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BUSHIDO - The Way of the Samurai - FULL Audio Book - by Inazo Nitobe (1862-1933)

By Zenchi in General 261 views 10th April 2014 Video Duration: 03:50:09
BUSHIDO - The Way of the Samurai - FULL Audio Book - by Inazo Nitobe (1862-1933)

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Bushido: The Soul of Japan written by Inazo Nitobe was one of the first books on samurai ethics that was originally written in English for a Western audience, and has been subsequently translated into many other languages (also Japanese). Nitobe found in Bushido, the Way of the Warrior, the sources of the virtues most admired by his people: rectitude, courage, benevolence, politeness, sincerity, honor, loyalty and self-control, and he uses his deep knowledge of Western culture to draw comparisons with Medieval Chivalry, Philosophy, and Christianity.

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Bushidō (武士道?), literally "the way of the warrior", is a Japanese word for the way of the samurai life, loosely analogous to the concept of chivalry. It originates from the samurai moral code stressing frugality, loyalty, martial arts mastery, and honour unto death. Born from Neo-Confucianism during times of peace in Tokugawa Japan and following Confucian texts, Bushido was also influenced by Shinto and Zen Buddhism, allowing the violent existence of the samurai to be tempered by wisdom and serenity. Bushidō developed between the 9th and 20th centuries and numerous translated documents dating from the 12th to 16th centuries demonstrate its wide influence across the whole of Japan,[1] although some scholars have noted "the term bushidō itself is rarely attested in premodern literature."[2]
Under the Tokugawa Shogunate, aspects of bushidō became formalized into Japanese feudal law.[3]
According to the Japanese dictionary Shogakukan Kokugo Daijiten, "Bushidō is defined as a unique philosophy (ronri) that spread through the warrior class from the Muromachi (chusei) period."
The word was first used in Japan during the 17th century.[4] It came into common usage in Japan and the West after the 1899 publication of Nitobe Inazō's Bushido: The Soul of Japan.[5]
In Bushido (1899), Inazō wrote:
...Bushidō, then, is the code of moral principles which the samurai were required or instructed to observe.... More frequently it is a code unuttered and unwritten.... It was an organic growth of decades and centuries of military career.
Nitobe was not the first person to document Japanese chivalry in this way. In his text Feudal and Modern Japan (1896), historian Arthur May Knapp wrote:[6] The samurai of thirty years ago had behind him a thousand years of training in the law of honor, obedience, duty, and self-sacrifice.... It was not needed to create or establish them. As a child he had but to be instructed, as indeed he was from his earliest years, in the etiquette of self-immolation.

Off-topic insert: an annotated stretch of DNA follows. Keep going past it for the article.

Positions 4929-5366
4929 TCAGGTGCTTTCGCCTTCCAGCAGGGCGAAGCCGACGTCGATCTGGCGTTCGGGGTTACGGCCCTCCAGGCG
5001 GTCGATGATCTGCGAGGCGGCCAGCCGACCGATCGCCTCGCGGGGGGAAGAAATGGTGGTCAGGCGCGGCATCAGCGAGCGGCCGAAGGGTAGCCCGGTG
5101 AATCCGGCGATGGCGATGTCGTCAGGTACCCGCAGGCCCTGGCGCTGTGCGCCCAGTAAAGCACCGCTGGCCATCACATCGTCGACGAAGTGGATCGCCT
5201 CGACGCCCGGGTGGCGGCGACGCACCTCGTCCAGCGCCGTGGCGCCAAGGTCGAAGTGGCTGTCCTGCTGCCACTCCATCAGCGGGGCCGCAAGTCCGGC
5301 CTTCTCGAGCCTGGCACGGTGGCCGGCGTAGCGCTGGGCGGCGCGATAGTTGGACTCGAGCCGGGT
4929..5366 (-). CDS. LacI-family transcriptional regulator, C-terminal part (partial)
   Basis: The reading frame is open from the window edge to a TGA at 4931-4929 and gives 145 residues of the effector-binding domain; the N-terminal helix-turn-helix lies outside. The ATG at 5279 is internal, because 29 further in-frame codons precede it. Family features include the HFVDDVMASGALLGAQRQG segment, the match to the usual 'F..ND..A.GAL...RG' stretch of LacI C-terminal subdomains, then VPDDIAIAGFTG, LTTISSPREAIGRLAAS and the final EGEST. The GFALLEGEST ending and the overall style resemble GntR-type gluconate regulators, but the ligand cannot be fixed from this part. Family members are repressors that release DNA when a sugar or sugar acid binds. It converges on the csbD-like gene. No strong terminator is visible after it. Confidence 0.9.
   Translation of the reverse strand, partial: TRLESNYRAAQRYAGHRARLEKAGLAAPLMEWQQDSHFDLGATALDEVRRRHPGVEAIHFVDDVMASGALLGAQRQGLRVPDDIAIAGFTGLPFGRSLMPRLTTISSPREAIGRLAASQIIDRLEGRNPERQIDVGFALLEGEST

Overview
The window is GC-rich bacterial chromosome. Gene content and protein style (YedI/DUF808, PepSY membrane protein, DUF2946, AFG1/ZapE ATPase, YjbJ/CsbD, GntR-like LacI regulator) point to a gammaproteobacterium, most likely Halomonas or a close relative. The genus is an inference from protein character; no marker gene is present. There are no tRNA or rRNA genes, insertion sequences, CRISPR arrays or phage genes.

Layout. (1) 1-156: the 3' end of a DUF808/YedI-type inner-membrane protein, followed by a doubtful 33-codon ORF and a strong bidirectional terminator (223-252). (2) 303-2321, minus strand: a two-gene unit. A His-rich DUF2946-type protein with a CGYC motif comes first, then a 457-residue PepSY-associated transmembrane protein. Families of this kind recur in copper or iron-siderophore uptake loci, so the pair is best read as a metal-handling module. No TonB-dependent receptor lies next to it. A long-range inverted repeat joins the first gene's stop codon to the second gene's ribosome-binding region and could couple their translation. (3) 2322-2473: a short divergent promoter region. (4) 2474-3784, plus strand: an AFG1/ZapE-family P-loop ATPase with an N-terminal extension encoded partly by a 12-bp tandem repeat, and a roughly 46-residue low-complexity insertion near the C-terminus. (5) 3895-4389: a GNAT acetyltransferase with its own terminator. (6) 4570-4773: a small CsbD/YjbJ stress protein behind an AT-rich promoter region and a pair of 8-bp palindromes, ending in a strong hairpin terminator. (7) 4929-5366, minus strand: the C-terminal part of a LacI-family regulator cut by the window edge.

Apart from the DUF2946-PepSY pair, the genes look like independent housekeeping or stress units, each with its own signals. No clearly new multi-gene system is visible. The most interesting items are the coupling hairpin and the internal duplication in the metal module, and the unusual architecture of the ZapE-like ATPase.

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The Kojiki is Japan's oldest extant book. Written in 712, it contains passages about Yamato Takeru, the son of the Emperor Keiko. It provides an early indication of the values and literary self-image of the Bushidō ideal, including references to the use and admiration of the sword by Japanese warriors.
This early concept is further found in the Shoku Nihongi, an early history of Japan written in 797. The chapter covering the year 721 is notable for an early use of the term "bushi" (武士?) and a reference to the educated warrior-poet ideal. The Chinese term bushi had entered the Japanese vocabulary with the general introduction of Chinese literature, supplementing the indigenous terms tsuwamono and mononofu. It is also the usage for public placement exams.
An early reference to saburau — a verb meaning to wait upon or accompany a person of high rank — appears in Kokin Wakashū, the first imperial anthology of poems, (early 10th century). By the end of the 12th century, saburai ("retainer") had become largely synonymous with bushi, and closely associated with the middle and upper echelons of the warrior class.
Although many of the early literary works of Japan contain the image of the warrior, the term "bushidō" does not appear in early texts like the Kojiki. Warrior ideals and conduct may be illustrated, but the term did not appear in text until the Sengoku period, towards the end of the Muromachi era (1336--1573).[7]
[edit]13th to 16th centuries
From the literature of the 13th to 16th centuries, there exists an abundance of references to the ideals of Bushidō. Carl Steenstrup noted that 13th and 14th century writings (gunki monogatari) "portrayed the bushi in their natural element, war, eulogizing such virtues as reckless bravery, fierce family pride, and selfless, at times senseless devotion of master and man."

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